Opening - Avatar. Asia's Narrators

Readings by Ko Un (South Korea) and Yang Lian (China/Great Britain)

Wed, Apr 16, 2008
7 pm
Admission: 5 Euros, concessions 3 Euros | "3-events-ticket" for 3 readings of your choice 12 Euros, conc. 8 Euros |
A literature festival about the migration of Asian epics, curated by Ilija Trojanow.

In Korean, English and German

Ilija Trojanow, © Peter-Andreas Hassiepen

Ko Un

Classical Korean and Chinese poetry is an important reference point in the poetic works of Ko Un, who has been suggested as a Nobel Prize candidate a number of times. His main work, composed in the form of an epic cycle of poems, deals with his own experiences: the horrors of the Korean War, ten years as a Buddhist monk, resistance against the South Korean dictatorship, and threats on his life. He began working on the 20-volume Maninbo (Ten Thousand Lives) when he was under house arrest. This work, which resembles a scroll painting, sketches a panorama of figures from his life, mythology and recent history.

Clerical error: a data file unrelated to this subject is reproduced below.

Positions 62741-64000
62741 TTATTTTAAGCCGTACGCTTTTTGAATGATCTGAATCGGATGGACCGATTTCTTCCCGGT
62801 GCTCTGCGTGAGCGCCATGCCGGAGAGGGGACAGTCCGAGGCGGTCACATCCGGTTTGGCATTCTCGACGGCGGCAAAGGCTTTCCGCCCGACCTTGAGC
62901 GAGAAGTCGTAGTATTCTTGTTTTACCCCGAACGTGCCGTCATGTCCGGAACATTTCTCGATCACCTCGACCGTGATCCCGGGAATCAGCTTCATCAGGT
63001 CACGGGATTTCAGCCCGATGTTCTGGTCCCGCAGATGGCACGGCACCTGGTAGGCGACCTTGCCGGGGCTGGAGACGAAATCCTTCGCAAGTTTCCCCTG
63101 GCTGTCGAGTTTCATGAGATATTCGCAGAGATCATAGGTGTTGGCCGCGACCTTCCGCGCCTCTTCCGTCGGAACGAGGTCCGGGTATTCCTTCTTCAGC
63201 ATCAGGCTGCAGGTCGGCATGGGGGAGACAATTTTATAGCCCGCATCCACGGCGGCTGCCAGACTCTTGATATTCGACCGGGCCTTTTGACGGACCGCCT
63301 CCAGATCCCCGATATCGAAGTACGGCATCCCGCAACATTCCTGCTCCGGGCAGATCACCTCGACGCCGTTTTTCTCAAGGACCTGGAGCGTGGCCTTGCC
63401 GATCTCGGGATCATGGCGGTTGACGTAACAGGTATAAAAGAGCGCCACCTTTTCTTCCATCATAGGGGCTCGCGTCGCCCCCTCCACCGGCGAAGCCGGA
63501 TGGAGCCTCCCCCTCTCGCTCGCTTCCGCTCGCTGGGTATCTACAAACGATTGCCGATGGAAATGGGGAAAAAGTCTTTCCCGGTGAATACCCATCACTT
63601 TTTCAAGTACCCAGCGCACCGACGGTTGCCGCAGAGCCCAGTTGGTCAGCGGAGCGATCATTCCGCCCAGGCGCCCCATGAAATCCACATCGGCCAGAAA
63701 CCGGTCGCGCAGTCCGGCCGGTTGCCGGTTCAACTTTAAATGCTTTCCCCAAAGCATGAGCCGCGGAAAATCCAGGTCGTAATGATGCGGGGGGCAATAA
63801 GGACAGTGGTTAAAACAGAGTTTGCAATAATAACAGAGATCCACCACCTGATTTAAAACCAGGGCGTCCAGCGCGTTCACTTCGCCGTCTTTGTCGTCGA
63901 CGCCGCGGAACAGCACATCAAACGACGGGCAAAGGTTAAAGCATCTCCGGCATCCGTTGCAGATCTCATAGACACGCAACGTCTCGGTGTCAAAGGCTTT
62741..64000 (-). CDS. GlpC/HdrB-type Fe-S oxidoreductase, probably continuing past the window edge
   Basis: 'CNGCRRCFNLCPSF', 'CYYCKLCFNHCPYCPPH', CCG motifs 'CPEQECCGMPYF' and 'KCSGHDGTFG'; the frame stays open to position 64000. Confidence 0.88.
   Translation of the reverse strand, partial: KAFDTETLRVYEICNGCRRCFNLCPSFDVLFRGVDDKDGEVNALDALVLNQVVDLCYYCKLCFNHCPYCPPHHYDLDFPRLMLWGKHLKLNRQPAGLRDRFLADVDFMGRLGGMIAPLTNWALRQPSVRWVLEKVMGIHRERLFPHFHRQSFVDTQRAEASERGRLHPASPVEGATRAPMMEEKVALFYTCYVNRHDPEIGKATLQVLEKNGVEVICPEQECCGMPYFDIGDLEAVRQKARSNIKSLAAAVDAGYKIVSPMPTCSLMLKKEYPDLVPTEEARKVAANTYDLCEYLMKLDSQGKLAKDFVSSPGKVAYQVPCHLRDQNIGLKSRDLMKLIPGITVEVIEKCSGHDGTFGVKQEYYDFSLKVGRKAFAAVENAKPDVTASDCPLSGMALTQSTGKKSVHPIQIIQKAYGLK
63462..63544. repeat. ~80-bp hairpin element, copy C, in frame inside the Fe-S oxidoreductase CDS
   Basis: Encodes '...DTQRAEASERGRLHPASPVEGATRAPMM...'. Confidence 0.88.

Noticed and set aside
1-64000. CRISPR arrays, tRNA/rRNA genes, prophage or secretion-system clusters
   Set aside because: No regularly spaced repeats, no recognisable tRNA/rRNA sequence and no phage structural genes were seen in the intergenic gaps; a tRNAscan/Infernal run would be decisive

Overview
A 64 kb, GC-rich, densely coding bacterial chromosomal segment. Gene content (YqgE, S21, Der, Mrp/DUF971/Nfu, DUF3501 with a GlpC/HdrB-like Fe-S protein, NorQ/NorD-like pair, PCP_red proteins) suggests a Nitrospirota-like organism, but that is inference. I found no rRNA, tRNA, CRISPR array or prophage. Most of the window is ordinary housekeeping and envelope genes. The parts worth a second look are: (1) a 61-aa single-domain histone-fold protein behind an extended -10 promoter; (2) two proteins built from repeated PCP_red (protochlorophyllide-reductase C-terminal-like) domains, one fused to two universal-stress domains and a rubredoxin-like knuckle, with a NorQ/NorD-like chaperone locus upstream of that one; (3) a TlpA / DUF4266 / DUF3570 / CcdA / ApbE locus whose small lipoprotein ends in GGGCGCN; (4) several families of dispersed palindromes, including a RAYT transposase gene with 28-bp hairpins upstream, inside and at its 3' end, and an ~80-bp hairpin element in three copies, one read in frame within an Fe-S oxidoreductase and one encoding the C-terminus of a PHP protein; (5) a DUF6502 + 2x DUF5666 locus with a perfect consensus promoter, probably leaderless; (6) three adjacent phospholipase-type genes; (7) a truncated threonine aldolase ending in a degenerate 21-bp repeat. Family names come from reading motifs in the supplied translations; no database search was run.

Yang Lian

In one of his great lyric works, a cycle of poems entitled Yi, Yang Lian takes up the Chinese epic I Ging, which is more than 4,000-years-old. The author, who was born in Beijing in 1955, published his first poems in an underground magazine after he had been forced to spend time being ‘re-educated’ in the countryside during the Cultural Revolution. He spent years in exile, in which he contributed to the documenta X, among other things. He currently lives in London and serves as mediator between China and Europe. With reference the poem by the classical Chinese lyric poet Du Fu (712-770), Yang Lian will explain his relationship to China’s poetic tradition.

Moderation: Ilija Trojanow